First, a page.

How Can a Garden Office Improve Health?

The UK Health and Safety Executive estimate that work-related stress and anxiety resulted in 11.4 million lost working days, in one year (2008-2009). Work environments themselves contain many opportunities to clear stress triggers and reduce absent days due to work-stress. For optimum (stress-free) productivity, time spent working in a detached garden office is fantastic. As a medical practitioner, I have seen many patients with work-stress related conditions. Lets look closer at that garden office environment.

1. Quality of light. Most people enjoy bright daylight and find it improves their mood. In fact, this may trigger a release of chemicals in the body that bring a sense of emotional wellness (endorphins). Artificial light does not have the same chemical effect and a working beside a fully glazed wall gives enough natural light to reduce the energy use of the electric lighting system. Much better for the environment and the personal carbon footprint too. Try orientating your workspace so you benefit from natural light or try a full-spectrum bulb in your desk lamp. You may find that this improves the quality of your working environment.

2. Work noise can cause intense stress. In an open plan office, people talking casually, office machinery, or constant telephones ringing can be very distracting and frustrating. In a home environment, unwanted noise can be even more irritating as it intrudes on private space. Noise from neighbours or from someone sharing the house with you can raise blood pressure and reduce performance at complex tasks. It can cause irritability, muscle tension, headaches, and loss of focus. It makes sense that working from a separate office, tucked away in the garden, removes this stress entirely.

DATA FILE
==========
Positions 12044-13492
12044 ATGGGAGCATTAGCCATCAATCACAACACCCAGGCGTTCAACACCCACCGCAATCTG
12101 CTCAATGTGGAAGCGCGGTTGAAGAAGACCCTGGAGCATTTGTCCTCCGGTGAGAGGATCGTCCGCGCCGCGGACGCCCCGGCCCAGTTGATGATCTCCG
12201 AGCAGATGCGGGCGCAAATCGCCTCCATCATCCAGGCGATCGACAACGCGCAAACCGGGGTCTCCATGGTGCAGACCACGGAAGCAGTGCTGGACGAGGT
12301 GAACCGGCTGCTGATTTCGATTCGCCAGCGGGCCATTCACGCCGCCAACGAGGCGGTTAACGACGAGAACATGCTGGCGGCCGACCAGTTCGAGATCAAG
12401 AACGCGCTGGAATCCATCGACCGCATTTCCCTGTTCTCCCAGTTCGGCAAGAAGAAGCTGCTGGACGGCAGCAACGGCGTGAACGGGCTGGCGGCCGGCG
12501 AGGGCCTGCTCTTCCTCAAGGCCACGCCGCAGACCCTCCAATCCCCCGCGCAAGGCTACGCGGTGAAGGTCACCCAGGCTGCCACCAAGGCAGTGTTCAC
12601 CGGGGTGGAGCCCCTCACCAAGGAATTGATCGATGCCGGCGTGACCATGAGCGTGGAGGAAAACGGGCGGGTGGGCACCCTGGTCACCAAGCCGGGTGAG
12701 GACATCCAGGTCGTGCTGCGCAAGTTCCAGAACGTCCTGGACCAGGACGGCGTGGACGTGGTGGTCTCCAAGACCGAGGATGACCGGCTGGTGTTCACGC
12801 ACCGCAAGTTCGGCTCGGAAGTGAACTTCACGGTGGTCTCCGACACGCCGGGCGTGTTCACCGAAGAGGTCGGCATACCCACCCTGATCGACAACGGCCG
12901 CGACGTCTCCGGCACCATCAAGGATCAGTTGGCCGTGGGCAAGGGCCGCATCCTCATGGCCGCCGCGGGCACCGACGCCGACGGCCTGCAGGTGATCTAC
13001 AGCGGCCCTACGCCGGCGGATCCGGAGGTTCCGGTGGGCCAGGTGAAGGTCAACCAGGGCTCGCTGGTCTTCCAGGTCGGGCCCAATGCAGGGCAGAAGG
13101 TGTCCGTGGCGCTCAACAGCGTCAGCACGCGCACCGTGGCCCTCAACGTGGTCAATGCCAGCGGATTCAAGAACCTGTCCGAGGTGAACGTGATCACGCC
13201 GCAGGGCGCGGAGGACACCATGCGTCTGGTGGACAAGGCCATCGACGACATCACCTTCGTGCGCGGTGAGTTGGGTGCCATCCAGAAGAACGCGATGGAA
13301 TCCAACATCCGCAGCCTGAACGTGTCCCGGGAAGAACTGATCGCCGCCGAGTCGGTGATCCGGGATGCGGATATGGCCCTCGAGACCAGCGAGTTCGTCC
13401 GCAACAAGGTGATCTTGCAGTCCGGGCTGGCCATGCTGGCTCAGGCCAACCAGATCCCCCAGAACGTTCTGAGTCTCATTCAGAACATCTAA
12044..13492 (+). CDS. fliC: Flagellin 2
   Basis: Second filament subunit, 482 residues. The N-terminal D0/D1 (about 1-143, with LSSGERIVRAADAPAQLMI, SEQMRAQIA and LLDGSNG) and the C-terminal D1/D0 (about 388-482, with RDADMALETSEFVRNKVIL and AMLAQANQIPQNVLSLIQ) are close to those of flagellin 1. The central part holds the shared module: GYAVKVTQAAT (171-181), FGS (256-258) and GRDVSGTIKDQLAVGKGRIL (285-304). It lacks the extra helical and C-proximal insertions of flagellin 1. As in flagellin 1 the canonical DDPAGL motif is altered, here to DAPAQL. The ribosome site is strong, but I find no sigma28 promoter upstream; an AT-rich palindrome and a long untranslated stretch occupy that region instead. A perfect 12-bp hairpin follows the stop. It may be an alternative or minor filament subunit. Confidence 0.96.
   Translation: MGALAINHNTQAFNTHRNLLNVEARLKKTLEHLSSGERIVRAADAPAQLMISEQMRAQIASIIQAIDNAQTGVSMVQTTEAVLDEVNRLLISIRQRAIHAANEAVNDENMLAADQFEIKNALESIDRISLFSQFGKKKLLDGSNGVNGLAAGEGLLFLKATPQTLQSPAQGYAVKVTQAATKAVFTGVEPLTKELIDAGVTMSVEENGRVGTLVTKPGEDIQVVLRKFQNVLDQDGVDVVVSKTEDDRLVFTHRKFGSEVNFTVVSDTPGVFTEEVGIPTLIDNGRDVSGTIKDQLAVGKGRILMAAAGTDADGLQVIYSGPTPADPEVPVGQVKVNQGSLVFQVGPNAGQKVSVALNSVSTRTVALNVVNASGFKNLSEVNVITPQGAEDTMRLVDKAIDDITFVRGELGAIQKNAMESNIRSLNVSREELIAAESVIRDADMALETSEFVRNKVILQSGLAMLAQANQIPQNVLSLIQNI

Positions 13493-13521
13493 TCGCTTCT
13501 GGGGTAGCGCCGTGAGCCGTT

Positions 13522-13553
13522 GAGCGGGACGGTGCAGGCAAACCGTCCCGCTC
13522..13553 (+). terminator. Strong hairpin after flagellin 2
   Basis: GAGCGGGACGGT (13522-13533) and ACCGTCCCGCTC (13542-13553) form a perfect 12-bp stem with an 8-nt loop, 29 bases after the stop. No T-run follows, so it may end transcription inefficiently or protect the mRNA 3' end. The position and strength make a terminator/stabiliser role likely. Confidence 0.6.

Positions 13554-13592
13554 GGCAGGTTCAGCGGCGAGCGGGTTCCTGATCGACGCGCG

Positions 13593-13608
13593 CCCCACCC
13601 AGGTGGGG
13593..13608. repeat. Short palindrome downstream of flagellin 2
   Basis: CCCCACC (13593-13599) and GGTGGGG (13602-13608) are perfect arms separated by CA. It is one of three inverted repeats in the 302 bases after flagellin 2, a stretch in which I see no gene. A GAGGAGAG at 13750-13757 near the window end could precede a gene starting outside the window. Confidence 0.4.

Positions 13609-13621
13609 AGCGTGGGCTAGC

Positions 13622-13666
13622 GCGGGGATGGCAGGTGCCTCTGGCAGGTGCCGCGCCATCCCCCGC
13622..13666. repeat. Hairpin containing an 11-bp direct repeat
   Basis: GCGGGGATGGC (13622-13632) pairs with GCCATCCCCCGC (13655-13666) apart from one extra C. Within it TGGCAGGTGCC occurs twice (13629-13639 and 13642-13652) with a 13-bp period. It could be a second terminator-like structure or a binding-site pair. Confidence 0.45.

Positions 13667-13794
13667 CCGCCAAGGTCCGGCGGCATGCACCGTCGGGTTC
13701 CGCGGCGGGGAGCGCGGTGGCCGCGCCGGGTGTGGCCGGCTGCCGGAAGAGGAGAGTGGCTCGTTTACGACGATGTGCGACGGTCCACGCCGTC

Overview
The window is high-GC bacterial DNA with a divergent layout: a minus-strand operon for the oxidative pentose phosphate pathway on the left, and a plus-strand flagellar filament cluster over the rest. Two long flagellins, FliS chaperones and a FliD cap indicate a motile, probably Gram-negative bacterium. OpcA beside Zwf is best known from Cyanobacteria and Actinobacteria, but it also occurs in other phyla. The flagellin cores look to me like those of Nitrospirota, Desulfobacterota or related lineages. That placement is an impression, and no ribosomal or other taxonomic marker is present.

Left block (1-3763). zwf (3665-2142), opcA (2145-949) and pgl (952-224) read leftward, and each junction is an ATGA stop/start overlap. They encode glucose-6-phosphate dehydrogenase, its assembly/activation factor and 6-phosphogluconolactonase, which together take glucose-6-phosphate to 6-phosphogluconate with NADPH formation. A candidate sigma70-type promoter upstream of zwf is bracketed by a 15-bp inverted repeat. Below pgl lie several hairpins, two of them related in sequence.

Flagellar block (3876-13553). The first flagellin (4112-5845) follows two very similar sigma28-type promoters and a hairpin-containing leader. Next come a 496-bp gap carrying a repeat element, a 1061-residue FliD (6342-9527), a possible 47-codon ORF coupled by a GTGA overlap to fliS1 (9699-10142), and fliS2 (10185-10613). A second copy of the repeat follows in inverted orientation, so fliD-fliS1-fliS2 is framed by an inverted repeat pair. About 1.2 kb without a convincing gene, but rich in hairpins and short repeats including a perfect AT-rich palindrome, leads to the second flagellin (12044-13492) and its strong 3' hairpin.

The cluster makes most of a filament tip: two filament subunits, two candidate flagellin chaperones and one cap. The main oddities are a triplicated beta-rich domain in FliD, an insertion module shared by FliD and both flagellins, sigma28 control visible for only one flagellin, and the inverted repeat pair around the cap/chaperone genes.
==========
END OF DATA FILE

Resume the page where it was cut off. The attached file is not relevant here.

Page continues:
3. Space. Open plan offices lack privacy and force staff to constantly maintain appearances, to be sociable when they may be more efficient focusing on their job. Large corporations have realised the value of flexible home-working and provide garden offices to ensure their staff give, and get, added value in a stress-free space.

4. Commute. The stresses of public transport are more difficult to manage than car commutes because we have less control over our situation. Studies have tracked the direct physiological effect of traffic congestion in raising blood pressure and releasing excessive epinephrine into the body. Stress management consultants may suggest leaving earlier, avoiding congested routes, adjusting the driving seat to a comfortable position, reading or listening to music on the train or bus or using relaxation techniques. A long-term solution may be to move further towards the start or end of the commuting route – or work from an office in your own garden, at least on 3 days a week, between meetings.

5. Cleanliness and tidiness. Dirty, dingy working environments are unpleasant, fail to promote productivity and no-one wants to continue working in one. A clear, tidy room creates space to achieve goals and think clearly, in a comfortable chair with an ergonomic desk. Whenever the mood takes you to develop a creative idea, the garden office is accessible and available. Mind, the mental health charity, says 61% people surveyed stated that work stress caused their ill-health.

The conclusion is transparent – whether working as part of a team, or as an individual, time spent in a dedicated space without commute or distraction is the best arena for productivity and high quality work. With modern communication technology, there is no need to be in a central office. This way, the environment benefits and, most importantly, your health improves.

Jools graduated with an honours medical degree in 2003. She nurtures a keen interest in environmental matters and encourages the concept of home-working for both the environmental and health benefits, among others. Currently working from home as a company director and tending to a growing family.

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